Toss it? Is food safe to eat after a flood?

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Man cleaning fridge

Q: “I’ve recently moved into a new home in an area that’s been subject to flash floods. If my home floods, what do I do with the food in my fridge and pantry?”

A: Your question is very similar to another that was asked in a Chow Line column from May 2017, so it’s best answered by re-issuing that column here.

Throw it out

If your home becomes flooded, it is important that you throw away any food that might have come into contact with floodwater. In fact, unless they were in a waterproof container, any foods in your home that came into contact with floodwater need to be thrown out.

Floodwater can seep into and contaminate foods packaged in plastic wrap or cardboard, or stored in containers with screw-on caps, snap lids, or pull tops, according to the U.S. Department of Agriculture’s Food Safety and Inspection Service.

The best way to avoid the potential for foodborne illness in such cases is to throw away all foods not contained in waterproof packaging. That includes any foods in your pantry, cabinets, fridge and freezer that came into contact with floodwater.

Canned goods also need to be inspected for damage due to flooding. Throw away any cans with swelling, leakage, punctures, or deep rusting, or those that are crushed or severely dented and can’t be opened with a can opener.

Foodborne illness

Foodborne bacteria can cause illness. Symptoms will occur usually within one to three days of eating the contaminated food. However, symptoms can also occur within 20 minutes or up to six weeks later, according to the U.S. Food and Drug Administration.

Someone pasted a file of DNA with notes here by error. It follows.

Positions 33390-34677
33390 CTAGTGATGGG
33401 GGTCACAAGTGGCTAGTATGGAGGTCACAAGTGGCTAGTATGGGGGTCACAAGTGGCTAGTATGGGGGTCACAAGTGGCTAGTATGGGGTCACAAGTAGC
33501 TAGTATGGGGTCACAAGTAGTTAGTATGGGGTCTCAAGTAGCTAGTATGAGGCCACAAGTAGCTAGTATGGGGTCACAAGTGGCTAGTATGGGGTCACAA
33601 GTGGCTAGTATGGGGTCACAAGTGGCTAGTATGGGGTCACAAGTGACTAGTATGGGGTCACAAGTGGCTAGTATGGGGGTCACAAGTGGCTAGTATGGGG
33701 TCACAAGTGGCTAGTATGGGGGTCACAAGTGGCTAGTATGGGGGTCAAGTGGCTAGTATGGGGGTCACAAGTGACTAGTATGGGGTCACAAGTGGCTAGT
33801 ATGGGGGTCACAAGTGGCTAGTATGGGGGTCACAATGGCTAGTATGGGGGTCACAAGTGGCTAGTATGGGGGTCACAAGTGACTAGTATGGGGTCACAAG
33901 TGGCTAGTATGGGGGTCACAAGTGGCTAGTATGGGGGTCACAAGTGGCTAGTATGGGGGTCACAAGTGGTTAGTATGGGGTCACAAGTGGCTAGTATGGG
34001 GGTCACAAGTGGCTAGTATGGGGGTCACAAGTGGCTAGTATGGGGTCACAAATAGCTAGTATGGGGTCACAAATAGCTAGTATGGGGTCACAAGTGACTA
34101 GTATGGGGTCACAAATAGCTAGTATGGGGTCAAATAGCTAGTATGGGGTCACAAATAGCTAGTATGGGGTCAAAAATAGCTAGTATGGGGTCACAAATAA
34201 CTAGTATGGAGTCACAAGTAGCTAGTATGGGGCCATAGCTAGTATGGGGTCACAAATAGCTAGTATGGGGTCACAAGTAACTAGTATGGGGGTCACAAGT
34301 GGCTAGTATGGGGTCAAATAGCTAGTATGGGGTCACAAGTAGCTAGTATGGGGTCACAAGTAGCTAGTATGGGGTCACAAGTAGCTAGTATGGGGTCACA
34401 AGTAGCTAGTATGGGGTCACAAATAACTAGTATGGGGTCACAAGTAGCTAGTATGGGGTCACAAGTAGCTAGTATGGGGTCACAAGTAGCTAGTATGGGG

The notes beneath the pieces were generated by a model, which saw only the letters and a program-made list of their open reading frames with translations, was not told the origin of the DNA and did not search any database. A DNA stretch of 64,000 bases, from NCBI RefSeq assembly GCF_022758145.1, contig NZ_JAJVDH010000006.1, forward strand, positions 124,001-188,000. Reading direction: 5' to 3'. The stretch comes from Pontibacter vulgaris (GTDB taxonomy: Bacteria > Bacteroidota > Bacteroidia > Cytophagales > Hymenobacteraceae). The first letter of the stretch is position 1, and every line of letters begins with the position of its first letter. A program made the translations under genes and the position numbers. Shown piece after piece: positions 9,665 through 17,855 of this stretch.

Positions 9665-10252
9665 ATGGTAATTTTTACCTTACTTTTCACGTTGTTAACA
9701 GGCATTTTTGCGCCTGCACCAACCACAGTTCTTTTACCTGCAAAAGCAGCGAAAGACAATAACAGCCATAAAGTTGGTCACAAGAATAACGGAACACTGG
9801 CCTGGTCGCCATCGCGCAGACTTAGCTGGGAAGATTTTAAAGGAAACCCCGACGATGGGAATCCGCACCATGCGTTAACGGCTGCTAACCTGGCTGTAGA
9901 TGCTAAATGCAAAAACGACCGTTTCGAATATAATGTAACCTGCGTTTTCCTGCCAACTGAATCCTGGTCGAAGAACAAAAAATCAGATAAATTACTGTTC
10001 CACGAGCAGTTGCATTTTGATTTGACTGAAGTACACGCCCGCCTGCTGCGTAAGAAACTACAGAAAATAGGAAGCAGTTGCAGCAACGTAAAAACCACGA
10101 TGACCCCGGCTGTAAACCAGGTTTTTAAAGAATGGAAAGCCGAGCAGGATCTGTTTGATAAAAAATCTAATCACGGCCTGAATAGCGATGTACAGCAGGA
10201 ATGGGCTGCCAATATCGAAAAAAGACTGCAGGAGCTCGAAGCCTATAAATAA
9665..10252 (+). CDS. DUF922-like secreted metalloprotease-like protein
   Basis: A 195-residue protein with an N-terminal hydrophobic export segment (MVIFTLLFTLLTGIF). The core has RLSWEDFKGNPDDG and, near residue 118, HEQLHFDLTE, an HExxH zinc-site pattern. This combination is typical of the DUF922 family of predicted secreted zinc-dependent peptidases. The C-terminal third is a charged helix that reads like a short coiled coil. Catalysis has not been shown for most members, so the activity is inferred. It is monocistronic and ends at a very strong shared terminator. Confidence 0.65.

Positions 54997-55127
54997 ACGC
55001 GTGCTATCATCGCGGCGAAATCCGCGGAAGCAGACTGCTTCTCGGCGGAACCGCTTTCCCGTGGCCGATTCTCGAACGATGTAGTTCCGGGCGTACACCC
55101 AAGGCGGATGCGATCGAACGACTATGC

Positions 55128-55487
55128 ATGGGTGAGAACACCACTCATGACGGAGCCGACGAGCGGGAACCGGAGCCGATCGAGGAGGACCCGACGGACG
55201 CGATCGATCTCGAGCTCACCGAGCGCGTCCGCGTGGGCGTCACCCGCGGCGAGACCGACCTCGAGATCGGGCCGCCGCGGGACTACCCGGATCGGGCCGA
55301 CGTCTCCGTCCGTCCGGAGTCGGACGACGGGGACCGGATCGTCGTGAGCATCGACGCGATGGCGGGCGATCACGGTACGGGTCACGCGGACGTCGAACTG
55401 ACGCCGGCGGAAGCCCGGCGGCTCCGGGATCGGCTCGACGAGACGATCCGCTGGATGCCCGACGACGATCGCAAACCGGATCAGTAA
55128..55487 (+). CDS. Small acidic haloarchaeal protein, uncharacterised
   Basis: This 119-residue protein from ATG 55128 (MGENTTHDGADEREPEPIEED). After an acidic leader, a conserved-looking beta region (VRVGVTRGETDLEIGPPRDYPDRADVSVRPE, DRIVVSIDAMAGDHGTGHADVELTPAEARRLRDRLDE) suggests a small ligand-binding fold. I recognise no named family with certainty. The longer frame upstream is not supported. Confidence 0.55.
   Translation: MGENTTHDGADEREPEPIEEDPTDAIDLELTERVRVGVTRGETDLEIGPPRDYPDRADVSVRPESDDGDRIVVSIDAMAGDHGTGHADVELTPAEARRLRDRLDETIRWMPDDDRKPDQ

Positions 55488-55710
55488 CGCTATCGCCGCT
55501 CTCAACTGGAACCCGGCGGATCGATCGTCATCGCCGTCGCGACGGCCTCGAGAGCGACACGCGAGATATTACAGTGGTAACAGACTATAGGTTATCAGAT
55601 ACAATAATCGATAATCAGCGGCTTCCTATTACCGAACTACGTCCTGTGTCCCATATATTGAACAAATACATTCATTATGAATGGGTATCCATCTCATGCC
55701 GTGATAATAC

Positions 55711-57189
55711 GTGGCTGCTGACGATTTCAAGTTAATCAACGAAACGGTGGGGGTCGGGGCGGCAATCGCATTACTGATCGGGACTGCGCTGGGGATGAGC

Power outage

In the case of a power outage without flooding, keep the refrigerator and freezer doors closed as much as possible. If not opened, a refrigerator without power will keep food cold for about four hours. A half-full freezer will hold its temperature for about 24 hours, and for 48 hours if the freezer is full, the USDA says.

If the power is out more than four hours, you can store refrigerated foods in a cooler with dry ice or block ice. You can also use dry ice or block ice in the fridge to keep it as cold as possible during an extended power outage, according to the FDA.

Safety tips

The USDA and the FDA offer these other tips for safe food handling after a power outage:

  • Check the temperature inside of your refrigerator and freezer. Throw away any foods that have been above 40 degrees for two hours or more.
  • Check each item separately. Throw away any food that feels warm to the touch or has an unusual odor, color or texture.
  • Check frozen food for ice crystals. The food in your freezer that partially or completely thawed can be safely refrozen if it still contains ice crystals or is 40 degrees or below.
  • Remember, when in doubt about the safety of the food item, throw it out. Never taste the food to decide if it is safe to eat, the USDA says.

Refrigerated food should be safe as long as the power was out for no more than four hours and the refrigerator door was kept shut, according to the FDA.

One way to be prepared is to keep a few days’ worth of ready-to-eat foods that don’t require cooking or cooling. And keep a supply of bottled water stored safe from floodwater.

(Chow Line is a service of The Ohio State University College of Food, Agricultural, and Environmental Sciences and its outreach and research arms, Ohio State University Extension and the Ohio Agricultural Research and Development Center.)

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